It’s true that progressive web applications (PWA) have the upper hand, and we are all excited about it, but I believe that Google Play applications will continue to have a place on our devices in the next few years-at least in some form. For example, when Android R finally landed on Chrome OS, Google is likely to want to control the situation to some extent. By running Google Play applications in a separate virtual machine called Crostini using a method called ARCVM, they can better control how they look and run on Chromebooks, providing a more simplified and consistent experience. We will have to wait and see what happens, but as we learn more, we will keep you up to date.
All of this shows that when apps have more features, continuing to pack them into our phones and tablets will hurt them, but what do you think? “Android apps” started to be called “Google Play apps” and are seen as more grammatically just a matter of syntax? Is the change in your perception of them important, or do you stick to web applications? Do you believe that they can and should coexist with the development and maturity of Chrome OS?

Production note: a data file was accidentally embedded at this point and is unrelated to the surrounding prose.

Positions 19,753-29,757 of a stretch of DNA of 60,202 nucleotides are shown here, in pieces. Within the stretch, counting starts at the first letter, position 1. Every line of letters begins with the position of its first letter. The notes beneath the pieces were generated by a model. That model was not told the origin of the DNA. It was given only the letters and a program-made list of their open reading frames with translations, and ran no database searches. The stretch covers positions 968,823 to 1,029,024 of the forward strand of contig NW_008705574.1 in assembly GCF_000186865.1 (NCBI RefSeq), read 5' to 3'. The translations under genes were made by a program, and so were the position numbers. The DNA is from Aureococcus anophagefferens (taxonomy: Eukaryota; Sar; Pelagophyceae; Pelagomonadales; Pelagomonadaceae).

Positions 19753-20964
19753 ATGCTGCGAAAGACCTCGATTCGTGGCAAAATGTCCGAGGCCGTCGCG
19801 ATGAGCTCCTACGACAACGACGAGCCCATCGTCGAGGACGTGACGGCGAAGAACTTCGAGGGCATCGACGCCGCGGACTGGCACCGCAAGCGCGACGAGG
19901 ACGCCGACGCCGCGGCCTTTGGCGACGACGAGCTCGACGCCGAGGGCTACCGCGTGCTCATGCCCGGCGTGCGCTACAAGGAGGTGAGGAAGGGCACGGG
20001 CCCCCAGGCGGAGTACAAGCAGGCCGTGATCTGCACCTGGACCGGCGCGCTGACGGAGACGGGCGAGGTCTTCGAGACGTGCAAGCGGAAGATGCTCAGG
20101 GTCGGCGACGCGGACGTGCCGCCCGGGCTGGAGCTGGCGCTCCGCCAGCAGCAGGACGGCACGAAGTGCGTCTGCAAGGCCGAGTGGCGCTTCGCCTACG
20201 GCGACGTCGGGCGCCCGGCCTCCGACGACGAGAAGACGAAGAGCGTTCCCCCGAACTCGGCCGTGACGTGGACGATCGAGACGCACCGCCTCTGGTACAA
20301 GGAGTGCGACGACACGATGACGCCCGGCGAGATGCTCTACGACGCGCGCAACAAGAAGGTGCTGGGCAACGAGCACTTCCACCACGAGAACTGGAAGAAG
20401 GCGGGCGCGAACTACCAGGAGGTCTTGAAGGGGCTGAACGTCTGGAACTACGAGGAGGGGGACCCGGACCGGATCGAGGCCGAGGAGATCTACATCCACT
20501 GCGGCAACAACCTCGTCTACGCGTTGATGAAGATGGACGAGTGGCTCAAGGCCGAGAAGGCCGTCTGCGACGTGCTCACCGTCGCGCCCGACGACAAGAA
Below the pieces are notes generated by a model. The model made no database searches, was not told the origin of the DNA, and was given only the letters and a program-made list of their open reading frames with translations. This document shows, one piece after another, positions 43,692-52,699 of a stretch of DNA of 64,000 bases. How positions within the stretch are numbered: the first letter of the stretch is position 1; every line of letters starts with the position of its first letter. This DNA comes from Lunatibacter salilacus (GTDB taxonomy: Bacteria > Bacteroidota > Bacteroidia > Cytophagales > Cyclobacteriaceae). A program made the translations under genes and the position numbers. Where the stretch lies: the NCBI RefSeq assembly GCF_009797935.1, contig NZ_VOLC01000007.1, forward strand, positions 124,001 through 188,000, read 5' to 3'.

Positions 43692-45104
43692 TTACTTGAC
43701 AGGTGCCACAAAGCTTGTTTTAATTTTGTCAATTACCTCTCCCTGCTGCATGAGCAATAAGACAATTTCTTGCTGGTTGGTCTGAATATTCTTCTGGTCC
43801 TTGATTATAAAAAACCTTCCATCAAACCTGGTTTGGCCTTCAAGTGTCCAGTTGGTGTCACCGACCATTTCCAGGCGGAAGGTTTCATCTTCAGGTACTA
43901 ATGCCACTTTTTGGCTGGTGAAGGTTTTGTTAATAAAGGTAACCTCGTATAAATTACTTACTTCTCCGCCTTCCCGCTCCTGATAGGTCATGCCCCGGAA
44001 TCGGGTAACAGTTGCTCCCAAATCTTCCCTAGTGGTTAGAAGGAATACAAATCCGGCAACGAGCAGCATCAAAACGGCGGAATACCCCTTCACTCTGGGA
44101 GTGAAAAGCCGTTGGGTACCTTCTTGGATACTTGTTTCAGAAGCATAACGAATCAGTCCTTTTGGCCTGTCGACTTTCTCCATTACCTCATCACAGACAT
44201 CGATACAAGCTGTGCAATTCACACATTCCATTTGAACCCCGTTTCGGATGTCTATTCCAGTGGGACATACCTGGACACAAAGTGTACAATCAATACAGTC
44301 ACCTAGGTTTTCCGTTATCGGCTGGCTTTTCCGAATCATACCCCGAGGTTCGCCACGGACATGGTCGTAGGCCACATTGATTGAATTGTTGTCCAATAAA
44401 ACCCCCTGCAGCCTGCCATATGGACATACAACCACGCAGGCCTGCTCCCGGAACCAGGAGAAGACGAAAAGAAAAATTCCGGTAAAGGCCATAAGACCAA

I sound critical, but I still think this is an important conversation, and I would love to hear your thoughts on this matter. I hate recommending apps and games for Chromebook owners, just because they don’t have full or partial mouse, keyboard or gamepad support and I feel ashamed. I was tired of opening an application, only to find that it stays in portrait mode with black squares on the left and right sides, and then I heard someone watching bash Chrome OS and saying that it was just a large Android tablet. I am tired of clumsy display elements and ugly rendering issues. If you are an app developer, please let me know-is Google enough to motivate you to optimize for Chrome OS, or are there still some obstacles? I really want to hear your story!